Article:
In its consultation paper CP21/18 [12] on climate-related disclosure rules for listed issuers, the FCA included a discussion chapter on some ESG issues in capital markets, such as i) issues related to green, social and sustainable debt instruments; and ii) ESG data and rating providers.

On June 29 the FCA published [13] key findings from the consultation. The FCA encourages issuers of ESG-labelled Use of Proceeds debt instruments to consider voluntarily applying or adopting relevant industry standards, such as the Principles and Guidelines that the International Capital Market Association (ICMA) has developed for green, social, and sustainability bonds. It also reminds issuers, their advisors and other relevant market participants, of their existing obligation to ensure any advertisement is not inaccurate or misleading and is consistent with the information contained in the prospectus. Finally, the FCA encourages issuers and their advisors to consider verifiers’ and assurance providers’ expertise and professional standards, and to engage with second party opinion (SPO) providers and verifiers who adhere to appropriate standards of professional conduct, such as ICMA’s Guidelines for External Reviewers.

With regard to ESG data and rating providers, the FCA ”sees a clear rationale for regulatory oversight of certain ESG data and rating providers” and “supports the bringing of ESG data and rating providers within the FCA’s regulatory perimeter”.


EU Parliament committees’ preliminary votes to reject inclusion of nuclear and gas into the EU Taxonomy

In February 2022, the European Commission proposed criteria and disclosure rules for the inclusion of gas and nuclear-related activities into the EU Green Taxonomy because they are often viewed as transition energy sources that will be required to facilitate the shift from even more carbon-intensive fossil-based power to greener alternatives [14]. However, on June 14, Members of the European Parliament voted to object to the inclusion. The main reason for this was an argument that the inclusion does not respect the criteria for environmentally sustainable economic activities as set out in Article 3 of the EU Taxonomy.  The resolution is scheduled for a vote during the parliament’s plenary session of 4-7 July 2022. Parliament and Council have until 11 July 2022 to decide whether to veto the Commission’s proposal. If an absolute majority objects to the Commission’s proposal, the Commission will have to withdraw or amend it [15]. Notably, it is still not clear which direction of travel will be taken by the UK in relation to its own green taxonomy. Recently, leading investor groups called for natural gas to be excluded [16]; with regard to nuclear, some market participants have suggested that UK is more amenable to nuclear in its taxonomy although the final decision is yet to be revealed. This is a very relevant debate as it goes to the heart of both the purpose of the taxonomy and the degree of taxonomy alignment of certain sectors, such as power generation.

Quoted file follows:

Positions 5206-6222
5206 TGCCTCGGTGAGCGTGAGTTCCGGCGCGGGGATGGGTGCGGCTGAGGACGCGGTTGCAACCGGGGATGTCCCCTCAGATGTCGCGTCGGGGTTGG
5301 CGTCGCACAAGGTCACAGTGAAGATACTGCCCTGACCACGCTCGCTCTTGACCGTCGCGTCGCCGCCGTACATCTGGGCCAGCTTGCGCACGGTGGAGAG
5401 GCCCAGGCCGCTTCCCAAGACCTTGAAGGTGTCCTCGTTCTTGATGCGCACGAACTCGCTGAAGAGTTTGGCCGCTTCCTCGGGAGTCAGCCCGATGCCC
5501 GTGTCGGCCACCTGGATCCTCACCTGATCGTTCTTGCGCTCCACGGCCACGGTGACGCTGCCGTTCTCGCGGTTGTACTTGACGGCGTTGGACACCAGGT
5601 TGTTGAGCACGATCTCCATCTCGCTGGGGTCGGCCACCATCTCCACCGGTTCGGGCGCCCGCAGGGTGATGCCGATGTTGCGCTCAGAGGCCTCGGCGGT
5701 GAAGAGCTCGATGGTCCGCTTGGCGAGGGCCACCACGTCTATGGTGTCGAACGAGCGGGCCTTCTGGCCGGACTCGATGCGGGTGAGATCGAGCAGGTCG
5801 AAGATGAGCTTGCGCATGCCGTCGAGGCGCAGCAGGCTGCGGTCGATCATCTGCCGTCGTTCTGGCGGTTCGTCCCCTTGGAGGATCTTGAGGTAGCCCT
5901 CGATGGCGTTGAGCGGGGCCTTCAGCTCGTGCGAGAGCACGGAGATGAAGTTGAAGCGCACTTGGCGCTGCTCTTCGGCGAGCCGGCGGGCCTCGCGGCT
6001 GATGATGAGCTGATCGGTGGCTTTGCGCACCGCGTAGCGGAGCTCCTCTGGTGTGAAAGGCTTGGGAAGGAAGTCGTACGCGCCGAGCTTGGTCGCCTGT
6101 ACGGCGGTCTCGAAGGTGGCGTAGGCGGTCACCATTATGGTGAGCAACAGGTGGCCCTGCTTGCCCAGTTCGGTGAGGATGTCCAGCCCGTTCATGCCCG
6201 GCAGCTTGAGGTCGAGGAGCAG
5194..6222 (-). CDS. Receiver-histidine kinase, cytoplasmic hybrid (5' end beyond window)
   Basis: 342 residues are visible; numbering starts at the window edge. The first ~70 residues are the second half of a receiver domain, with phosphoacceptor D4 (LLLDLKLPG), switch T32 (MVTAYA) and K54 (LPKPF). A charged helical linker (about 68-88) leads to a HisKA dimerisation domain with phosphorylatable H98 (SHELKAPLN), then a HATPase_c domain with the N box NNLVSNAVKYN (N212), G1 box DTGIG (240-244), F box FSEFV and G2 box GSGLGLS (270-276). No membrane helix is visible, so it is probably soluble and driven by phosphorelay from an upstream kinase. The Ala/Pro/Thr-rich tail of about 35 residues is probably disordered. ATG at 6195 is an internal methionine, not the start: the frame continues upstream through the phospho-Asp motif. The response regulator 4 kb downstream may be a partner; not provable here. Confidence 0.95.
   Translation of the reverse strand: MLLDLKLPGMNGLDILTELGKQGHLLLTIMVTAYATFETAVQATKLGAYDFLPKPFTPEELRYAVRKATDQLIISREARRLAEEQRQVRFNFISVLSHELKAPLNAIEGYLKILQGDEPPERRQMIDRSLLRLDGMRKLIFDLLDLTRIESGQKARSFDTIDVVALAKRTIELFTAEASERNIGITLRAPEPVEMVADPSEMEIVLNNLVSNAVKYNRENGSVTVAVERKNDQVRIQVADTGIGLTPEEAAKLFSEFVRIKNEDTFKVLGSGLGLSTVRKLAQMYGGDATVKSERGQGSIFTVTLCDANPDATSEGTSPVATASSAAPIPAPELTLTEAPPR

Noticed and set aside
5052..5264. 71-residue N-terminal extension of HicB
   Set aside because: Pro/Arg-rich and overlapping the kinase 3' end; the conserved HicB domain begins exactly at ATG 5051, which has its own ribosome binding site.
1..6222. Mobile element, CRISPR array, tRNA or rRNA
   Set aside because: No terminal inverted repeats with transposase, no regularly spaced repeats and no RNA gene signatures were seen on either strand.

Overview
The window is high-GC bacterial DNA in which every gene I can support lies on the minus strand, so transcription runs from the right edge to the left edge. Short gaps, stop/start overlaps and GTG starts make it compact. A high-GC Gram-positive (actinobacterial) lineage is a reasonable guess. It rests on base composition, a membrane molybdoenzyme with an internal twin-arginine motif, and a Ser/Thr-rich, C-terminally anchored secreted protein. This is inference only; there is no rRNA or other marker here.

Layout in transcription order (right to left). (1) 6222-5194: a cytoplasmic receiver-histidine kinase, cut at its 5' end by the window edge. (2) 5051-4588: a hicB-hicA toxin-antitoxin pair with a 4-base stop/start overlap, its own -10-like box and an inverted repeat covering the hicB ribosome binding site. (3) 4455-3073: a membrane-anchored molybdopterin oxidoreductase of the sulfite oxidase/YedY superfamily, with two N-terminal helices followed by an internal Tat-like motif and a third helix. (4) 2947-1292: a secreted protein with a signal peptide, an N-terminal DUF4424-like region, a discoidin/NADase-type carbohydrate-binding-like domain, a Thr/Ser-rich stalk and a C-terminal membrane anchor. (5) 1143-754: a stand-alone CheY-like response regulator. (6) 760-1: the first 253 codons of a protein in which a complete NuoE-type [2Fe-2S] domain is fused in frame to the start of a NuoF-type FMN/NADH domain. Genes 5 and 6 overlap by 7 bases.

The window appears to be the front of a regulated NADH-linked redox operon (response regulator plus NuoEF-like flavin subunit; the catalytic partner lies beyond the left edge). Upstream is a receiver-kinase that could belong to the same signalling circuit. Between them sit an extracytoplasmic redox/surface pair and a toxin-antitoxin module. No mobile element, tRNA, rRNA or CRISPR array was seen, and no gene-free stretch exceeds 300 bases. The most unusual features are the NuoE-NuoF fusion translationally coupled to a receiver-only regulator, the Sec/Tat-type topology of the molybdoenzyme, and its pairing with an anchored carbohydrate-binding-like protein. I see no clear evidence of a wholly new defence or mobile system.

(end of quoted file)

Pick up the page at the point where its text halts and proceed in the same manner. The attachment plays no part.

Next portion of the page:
EU Law on Nature Restoration

The European Commission proposed a new legislation “Nature Restoration Law” [17] with the aim to repair 80% of European habitats that are in a poor condition. All EU member states would be legally bound to targets for nature restoration in different ecosystems. The proposal is seen as a key step in protecting against the worst impact of biodiversity loss thereby ensuring the security of food supply in the EU and across the world.  The rules include an expectation to reduce the use of chemical pesticides by 50% as well as prohibiting the use of all pesticides in urban green areas, such as public parks, schools, and sports grounds.

Next 3 months – what to look out for?

July 2022: The UK Government is due to launch a consultation on the UK Green Taxonomy

After several delays, there is an indication that the draft technical screening criteria will be published for public feedback “imminently”. The UK Taxonomy of environmentally sustainable activities may include natural gas-related activities, as proponents of this development say gas is needed as a transition fuel to replace coal in power generation. However, many sustainable finance experts say it undermines the push towards renewable energy and may conflict with the UK’s ambitious decarbonisation targets.


July 2022: UK FCA to publish consultation paper on SDR and sustainable investment labels

Alongside the introduction of SDR for investment managers, the FCA is working to introduce a sustainable classification and labelling system for investment products. This will help consumers navigate investment products based on their sustainability characteristics and find those meeting their sustainability preferences.


July 2022: EU CSRD final legislation